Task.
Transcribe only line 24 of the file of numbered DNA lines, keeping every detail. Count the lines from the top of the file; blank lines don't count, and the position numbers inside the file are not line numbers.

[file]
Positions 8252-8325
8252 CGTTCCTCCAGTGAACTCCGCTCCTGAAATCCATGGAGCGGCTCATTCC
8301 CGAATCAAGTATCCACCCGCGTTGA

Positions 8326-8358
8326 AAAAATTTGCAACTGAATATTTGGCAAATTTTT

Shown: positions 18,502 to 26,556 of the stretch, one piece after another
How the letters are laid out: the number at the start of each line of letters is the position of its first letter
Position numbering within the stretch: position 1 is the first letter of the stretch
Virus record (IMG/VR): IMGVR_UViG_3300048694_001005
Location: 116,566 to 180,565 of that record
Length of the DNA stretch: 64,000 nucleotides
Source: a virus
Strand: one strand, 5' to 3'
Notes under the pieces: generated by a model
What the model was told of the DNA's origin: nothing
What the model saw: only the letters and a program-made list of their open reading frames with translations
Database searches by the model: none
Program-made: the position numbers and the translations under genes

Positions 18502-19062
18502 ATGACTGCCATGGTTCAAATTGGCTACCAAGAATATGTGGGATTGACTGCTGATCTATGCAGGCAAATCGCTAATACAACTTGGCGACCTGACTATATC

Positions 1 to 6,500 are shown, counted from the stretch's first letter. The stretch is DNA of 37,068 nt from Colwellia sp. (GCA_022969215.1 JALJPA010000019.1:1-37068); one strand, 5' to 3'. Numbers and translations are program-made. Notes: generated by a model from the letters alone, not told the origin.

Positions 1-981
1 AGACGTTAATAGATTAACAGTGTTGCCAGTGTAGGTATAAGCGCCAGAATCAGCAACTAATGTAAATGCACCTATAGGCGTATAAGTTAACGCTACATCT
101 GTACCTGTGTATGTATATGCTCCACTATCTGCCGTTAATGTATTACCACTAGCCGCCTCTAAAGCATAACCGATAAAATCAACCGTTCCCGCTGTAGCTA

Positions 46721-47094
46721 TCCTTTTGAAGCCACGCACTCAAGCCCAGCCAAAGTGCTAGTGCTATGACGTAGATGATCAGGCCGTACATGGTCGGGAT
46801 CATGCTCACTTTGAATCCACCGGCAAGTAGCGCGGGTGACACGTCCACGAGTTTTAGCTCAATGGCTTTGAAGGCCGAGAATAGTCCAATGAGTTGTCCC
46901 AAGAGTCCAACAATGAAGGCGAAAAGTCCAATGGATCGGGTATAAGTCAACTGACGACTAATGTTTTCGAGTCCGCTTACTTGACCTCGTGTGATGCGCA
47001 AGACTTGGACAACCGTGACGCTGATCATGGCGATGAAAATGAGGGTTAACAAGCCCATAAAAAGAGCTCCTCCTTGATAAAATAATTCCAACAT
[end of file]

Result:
101 GTACCTGTGTATGTATATGCTCCACTATCTGCCGTTAATGTATTACCACTAGCCGCCTCTAAAGCATAACCGATAAAATCAACCGTTCCCGCTGTAGCTA